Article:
AACE Updates Thyroid Nodule Management Guideline

Marlene Busko

May 28, 2016

The American Association of Clinical Endocrinologists (AACE), the American College of Endocrinology (ACE), and the Associazione Medici Endocrinologi (AME) have quietly jointly released an important update to their "Medical Guidelines for Clinical Practice for the Diagnosis and Management of Thyroid Nodules," published online May 25 in Endocrine Practice.

The original AACE/ACE/AME thyroid-nodule management guideline was published in 2006 and first updated in 2010.

This new update incorporates recent scientific evidence and novel tools and treatments. It covers ultrasound-based classification of malignancy risk; indications for ultrasound-guided fine-needle-aspiration biopsy; classification of biopsy samples; immunocytochemistry and molecular testing; therapeutic options; and follow-up strategies.

It generally provides similar recommendations to those in the 2015 American Thyroid Association (ATA) Management Guidelines For Adult Patients With Thyroid Nodules And Differentiated Thyroid Cancer but goes into more detail, and there are a few minor differences, writing committee cochair and past president of the AACE and the ATA, Dr Hossein Gharib, from the Mayo Clinic College of Medicine, in Rochester, Minnesota, told Medscape Medical News.

Whereas with the ATA guideline "the emphasis clearly is on thyroid cancer — with some discussion (10% to 20%) on thyroid nodules," the AACE update focuses specifically on thyroid nodules and thus covers this topic in more depth — for example, it also covers nonsurgical treatments, Dr Gharib pointed out.

Dr Gharib said he was disappointed that the 2016 American Association of Clinical Endocrinologists (AACE) 2016 Annual Meeting he is currently attending did not include a session devoted to this document.

"We need to do a better job" of making sure that not only endocrinologists but also primary-care physicians, pediatricians, internists, and surgeons who deal with patients with thyroid nodules know that these evidence-based guidelines are available, he stressed.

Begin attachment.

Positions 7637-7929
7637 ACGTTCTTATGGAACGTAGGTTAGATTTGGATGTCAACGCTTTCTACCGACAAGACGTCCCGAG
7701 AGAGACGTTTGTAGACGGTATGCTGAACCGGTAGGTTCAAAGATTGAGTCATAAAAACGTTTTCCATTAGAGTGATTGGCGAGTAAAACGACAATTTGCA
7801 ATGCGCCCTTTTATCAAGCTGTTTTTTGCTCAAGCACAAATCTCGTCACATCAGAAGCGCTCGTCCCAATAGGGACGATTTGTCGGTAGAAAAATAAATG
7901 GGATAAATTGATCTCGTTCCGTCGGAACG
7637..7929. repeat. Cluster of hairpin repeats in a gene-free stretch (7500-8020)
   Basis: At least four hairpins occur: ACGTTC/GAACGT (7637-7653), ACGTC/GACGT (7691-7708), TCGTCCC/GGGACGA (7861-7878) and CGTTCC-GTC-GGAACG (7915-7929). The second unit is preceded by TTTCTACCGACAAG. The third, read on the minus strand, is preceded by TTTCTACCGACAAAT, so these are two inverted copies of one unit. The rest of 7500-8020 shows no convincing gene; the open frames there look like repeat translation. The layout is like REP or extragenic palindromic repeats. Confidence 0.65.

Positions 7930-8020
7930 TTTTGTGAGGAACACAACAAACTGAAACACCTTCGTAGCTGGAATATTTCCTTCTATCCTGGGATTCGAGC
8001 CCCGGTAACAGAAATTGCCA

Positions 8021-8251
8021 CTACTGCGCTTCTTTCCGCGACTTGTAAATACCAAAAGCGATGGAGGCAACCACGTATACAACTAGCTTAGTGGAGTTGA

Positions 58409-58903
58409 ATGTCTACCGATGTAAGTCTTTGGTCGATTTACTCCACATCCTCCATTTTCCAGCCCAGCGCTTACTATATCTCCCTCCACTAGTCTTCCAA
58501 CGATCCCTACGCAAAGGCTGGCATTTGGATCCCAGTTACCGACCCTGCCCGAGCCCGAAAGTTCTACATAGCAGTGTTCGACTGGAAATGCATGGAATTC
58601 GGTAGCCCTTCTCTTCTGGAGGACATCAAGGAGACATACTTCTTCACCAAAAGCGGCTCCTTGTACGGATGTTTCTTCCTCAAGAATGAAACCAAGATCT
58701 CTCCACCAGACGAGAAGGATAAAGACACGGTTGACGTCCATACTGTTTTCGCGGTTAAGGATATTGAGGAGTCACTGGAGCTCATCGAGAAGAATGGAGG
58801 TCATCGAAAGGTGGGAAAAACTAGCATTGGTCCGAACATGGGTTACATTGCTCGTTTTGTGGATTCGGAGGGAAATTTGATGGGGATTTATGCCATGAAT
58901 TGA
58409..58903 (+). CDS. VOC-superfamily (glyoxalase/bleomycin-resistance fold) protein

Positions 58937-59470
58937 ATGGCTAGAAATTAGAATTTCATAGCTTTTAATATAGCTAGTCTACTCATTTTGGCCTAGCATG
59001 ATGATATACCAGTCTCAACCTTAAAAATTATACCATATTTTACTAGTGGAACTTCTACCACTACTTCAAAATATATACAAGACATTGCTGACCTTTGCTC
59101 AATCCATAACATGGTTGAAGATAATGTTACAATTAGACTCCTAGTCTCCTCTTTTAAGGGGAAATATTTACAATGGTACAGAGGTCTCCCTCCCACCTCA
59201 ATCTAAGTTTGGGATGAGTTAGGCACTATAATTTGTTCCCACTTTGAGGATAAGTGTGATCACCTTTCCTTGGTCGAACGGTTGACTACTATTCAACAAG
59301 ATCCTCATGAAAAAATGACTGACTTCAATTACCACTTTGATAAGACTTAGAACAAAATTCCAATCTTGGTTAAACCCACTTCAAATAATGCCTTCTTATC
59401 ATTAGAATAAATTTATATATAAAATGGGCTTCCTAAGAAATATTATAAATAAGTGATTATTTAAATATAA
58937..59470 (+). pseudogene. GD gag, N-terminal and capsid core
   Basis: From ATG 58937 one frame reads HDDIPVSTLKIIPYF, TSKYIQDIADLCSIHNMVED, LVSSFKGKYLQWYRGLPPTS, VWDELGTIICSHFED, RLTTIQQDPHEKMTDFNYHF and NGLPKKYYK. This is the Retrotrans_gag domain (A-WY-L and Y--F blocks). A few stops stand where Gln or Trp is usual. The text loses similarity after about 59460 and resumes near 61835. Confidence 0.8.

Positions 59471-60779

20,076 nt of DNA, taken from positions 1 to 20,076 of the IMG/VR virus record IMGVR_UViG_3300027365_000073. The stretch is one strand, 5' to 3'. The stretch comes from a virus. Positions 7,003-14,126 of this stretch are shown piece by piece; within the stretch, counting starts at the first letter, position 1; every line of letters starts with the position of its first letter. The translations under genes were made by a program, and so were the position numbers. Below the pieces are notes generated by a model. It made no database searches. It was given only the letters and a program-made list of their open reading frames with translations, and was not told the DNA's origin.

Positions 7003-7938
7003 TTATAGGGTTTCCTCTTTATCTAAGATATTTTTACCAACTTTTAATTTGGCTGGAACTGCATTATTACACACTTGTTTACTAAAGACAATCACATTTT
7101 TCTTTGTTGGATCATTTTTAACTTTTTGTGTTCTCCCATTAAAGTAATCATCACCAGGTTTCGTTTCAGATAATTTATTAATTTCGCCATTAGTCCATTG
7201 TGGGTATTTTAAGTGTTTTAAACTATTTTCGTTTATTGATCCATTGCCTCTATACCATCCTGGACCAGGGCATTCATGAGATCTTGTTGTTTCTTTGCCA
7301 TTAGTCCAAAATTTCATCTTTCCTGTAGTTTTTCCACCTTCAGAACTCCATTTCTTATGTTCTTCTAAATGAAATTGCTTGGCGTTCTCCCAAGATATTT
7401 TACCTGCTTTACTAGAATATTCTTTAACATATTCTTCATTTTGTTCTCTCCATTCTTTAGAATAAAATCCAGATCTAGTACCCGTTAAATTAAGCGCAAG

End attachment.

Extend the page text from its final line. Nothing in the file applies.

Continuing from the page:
Invited to comment, Dr Mark A Lupo, from the Thyroid & Endocrine Center of Florida, in Sarasota, who was not involved with the guidelines but gave a presentation at the AACE meeting about thyroid-nodule features seen on ultrasound, told Medscape Medical News that "when you drill down, [the two guidelines] are very similar."

One big difference is that the AACE guidelines use a three-tier malignancy-risk classification system for thyroid nodules seen by ultrasound and the ATA uses a five-tier system to determine which patients should have a fine-needle-aspiration biopsy. The former classification system may be easier for clinicians to use and the latter one may be more precise for research, Dr Lupo speculated.

AACE guideline update coauthor Dr Daniel S Duick, from the University of Arizona Phoenix and Tucson campuses, echoed these observations.

AACE's focus on thyroid nodules as opposed to nodules and cancer allows for a more in-depth review of certain topics, he told Medscape Medical News. However, "virtually all recommendations are similar or the same for both sets of guidelines," with the notable exception of the different number of risk categories used to determine the need to biopsy a thyroid nodule.

AACE vs ATA Thyroid-Nodule-Management Differences